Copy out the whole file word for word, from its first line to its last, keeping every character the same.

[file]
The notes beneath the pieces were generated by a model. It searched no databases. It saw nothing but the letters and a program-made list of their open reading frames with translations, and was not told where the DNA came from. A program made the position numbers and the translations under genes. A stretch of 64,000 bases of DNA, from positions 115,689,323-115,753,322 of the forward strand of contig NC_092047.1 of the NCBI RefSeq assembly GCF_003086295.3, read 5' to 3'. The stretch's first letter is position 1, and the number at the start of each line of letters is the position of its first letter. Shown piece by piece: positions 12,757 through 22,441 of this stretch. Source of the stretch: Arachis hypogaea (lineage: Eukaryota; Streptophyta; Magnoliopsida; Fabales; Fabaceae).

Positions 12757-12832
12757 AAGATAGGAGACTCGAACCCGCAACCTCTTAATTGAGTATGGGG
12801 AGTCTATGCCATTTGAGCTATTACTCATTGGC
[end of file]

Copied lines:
The notes beneath the pieces were generated by a model. It searched no databases. It saw nothing but the letters and a program-made list of their open reading frames with translations, and was not told where the DNA came from. A program made the position numbers and the translations under genes. A stretch of 64,000 bases of DNA, from positions 115,689,323-115,753,322 of the forward strand of contig NC_092047.1 of the NCBI RefSeq assembly GCF_003086295.3, read 5' to 3'. The stretch's first letter is position 1, and the number at the start of each line of letters is the position of its first letter. Shown piece by piece: positions 12,757 through 22,441 of this stretch. Source of the stretch: Arachis hypogaea (lineage: Eukaryota; Streptophyta; Magnoliopsida; Fabales; Fabaceae).

Positions 12757-12832
12757 AAGATAGGAGACTCGAACCCGCAACCTCTTAATTGAGTATGGGG
12801 AGTCTATGCCATTTGAGCTATTACTCATTGGC